33“Listen to another parable. There was a landowner who planted a vineyard, put a fence around it, dug a wine press in it, and built a watchtower. Then he leased it to tenants and went to another country. 34When the harvest time had come, he sent his slaves to the tenants to collect his produce. 35But the tenants seized his slaves and beat one, killed another, and stoned another. 36Again he sent other slaves, more than the first; and they treated them in the same way. 37Finally he sent his son to them, saying, ‘They will respect my son.’ 38But when the tenants saw the son, they said to themselves, ‘This is the heir; come, let us kill him and get his inheritance.’ 39So they seized him, threw him out of the vineyard, and killed him. 40Now when the owner of the vineyard comes, what will he do to those tenants?” 41They said to him, “He will put those wretches to a miserable death, and lease the vineyard to other tenants who will give him the produce at the harvest time.”
42Jesus said to them, “Have you never read in the scriptures: ‘The stone that the builders rejected has become the cornerstone; this was the Lord’s doing, and it is amazing in our eyes’? 43Therefore I tell you, the kingdom of God will be taken away from you and given to a people that produces the fruits of the kingdom. 44The one who falls on this stone will be broken to pieces; and it will crush anyone on whom it falls.”
45When the chief priests and the Pharisees heard his parables, they realized that he was speaking about them. 46They wanted to arrest him, but they feared the crowds, because they regarded him as a prophet.
It is worth nothing that Herod was not a Jew, but the Jewish council had by this state a few hundred years of tradition starting with Judas Maccabeus. Both hated the church and the gospel. Christ confronted both of them. In this time, expect the opposition to be from religious authorities and from the secular authorities:one will tell you that your speech does not help interfaith dialogue and you are a poor witness, while the other side will simply ban it. If they cannot ban it, they will be violent, trying to remove the platform of speech, or silence the preachers.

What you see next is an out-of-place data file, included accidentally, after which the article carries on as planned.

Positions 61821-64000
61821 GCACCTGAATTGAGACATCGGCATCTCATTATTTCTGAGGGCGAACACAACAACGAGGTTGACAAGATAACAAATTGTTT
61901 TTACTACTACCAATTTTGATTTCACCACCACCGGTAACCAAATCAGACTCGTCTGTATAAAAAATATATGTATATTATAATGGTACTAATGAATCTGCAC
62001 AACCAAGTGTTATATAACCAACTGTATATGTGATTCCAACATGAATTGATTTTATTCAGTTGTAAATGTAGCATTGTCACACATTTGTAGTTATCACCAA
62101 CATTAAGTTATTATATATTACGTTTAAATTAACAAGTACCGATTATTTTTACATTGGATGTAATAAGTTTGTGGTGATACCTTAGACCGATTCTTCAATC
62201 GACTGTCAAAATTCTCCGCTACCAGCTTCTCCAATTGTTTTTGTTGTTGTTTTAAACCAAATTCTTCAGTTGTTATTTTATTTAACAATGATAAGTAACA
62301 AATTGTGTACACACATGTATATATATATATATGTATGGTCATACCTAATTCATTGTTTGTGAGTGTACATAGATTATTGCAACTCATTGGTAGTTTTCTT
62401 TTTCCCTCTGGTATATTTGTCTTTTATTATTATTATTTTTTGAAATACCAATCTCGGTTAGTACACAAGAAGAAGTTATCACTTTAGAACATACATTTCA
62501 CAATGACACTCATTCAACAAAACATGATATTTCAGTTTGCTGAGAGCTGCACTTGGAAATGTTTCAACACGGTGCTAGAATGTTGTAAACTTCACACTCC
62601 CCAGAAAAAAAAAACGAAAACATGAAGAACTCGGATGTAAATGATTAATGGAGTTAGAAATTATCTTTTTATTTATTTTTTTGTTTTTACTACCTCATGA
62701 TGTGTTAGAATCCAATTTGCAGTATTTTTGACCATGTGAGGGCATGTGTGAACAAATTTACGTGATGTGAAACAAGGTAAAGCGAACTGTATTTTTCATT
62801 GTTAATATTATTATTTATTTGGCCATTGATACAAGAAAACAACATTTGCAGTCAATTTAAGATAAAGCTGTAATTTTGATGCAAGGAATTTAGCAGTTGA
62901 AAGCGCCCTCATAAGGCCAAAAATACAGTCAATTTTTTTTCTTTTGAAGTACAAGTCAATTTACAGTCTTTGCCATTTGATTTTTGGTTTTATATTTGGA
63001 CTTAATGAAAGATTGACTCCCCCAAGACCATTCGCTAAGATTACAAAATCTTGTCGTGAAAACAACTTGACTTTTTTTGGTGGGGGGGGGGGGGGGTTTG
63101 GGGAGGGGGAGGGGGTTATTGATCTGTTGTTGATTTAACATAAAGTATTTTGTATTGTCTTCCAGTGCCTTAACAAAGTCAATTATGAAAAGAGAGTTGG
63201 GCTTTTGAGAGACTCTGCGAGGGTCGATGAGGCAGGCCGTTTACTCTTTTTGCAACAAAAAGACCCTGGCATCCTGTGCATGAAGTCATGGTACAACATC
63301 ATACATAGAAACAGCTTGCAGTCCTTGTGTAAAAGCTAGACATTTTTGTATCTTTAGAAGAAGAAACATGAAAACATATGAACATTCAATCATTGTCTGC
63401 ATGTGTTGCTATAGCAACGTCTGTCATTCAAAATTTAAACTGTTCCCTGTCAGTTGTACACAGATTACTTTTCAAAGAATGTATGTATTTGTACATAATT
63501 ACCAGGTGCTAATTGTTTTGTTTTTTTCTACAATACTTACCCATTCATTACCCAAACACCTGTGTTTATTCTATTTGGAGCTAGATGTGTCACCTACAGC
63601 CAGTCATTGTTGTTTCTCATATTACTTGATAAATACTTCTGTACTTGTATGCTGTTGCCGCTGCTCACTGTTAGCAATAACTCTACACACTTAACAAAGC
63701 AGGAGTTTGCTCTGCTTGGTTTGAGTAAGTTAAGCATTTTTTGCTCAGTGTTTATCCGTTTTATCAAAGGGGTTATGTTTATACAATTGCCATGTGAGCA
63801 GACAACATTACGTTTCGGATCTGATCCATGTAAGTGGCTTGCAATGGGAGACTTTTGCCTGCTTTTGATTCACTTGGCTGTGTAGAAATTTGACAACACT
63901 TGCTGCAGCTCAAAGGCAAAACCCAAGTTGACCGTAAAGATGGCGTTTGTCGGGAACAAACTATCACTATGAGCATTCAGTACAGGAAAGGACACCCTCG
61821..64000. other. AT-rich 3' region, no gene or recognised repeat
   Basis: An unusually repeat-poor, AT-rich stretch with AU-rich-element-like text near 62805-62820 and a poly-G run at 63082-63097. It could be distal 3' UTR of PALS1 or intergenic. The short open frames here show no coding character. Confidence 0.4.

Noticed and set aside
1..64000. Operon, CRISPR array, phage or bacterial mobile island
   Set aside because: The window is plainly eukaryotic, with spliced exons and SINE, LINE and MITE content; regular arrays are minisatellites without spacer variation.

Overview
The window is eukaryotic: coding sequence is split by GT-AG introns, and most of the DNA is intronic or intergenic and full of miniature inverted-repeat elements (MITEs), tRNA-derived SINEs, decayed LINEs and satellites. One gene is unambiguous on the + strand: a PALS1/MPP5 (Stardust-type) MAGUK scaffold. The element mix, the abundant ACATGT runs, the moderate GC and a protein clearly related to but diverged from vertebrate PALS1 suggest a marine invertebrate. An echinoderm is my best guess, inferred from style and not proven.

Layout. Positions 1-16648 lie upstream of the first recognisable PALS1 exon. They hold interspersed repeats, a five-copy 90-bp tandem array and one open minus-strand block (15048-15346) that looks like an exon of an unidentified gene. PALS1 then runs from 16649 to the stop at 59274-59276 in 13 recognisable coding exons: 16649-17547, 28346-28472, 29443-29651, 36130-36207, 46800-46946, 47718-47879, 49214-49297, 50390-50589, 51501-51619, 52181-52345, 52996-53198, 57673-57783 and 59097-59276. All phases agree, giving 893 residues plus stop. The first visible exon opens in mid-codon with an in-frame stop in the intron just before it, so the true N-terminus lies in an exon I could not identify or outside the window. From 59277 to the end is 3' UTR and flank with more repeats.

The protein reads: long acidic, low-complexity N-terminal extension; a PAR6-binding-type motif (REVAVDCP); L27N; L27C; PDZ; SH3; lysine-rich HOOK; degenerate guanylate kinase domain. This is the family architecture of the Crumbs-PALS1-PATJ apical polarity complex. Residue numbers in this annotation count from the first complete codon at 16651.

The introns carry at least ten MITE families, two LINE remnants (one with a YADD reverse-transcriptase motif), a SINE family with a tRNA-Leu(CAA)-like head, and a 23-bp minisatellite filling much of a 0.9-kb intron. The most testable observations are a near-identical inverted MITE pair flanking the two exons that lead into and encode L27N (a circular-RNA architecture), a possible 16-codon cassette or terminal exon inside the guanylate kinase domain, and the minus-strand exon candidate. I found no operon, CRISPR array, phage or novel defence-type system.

This is why we defend free speech, including the speech we don’t like. There are significant cultural variations between cities and tribes and nations: there is nothing wrong with this. Germany should be for the Germans and Poland for the Pole: in fairness to the Russians their empire allowed both to exist before the Communist Revolution. 
But when the gospel is being silenced we must aim to misbehave. The gospel is beyond regulation. In our fallen state, Christ is our only means for salvation. And let no government or church committee shut it down or call it hateful: such actions have always had consequences.
- One could say the same about the Habsburgs, who tolerated a Jewish minority, or the Victorian British. However, the time of empires is over, and supranational entities are imperial, and failing.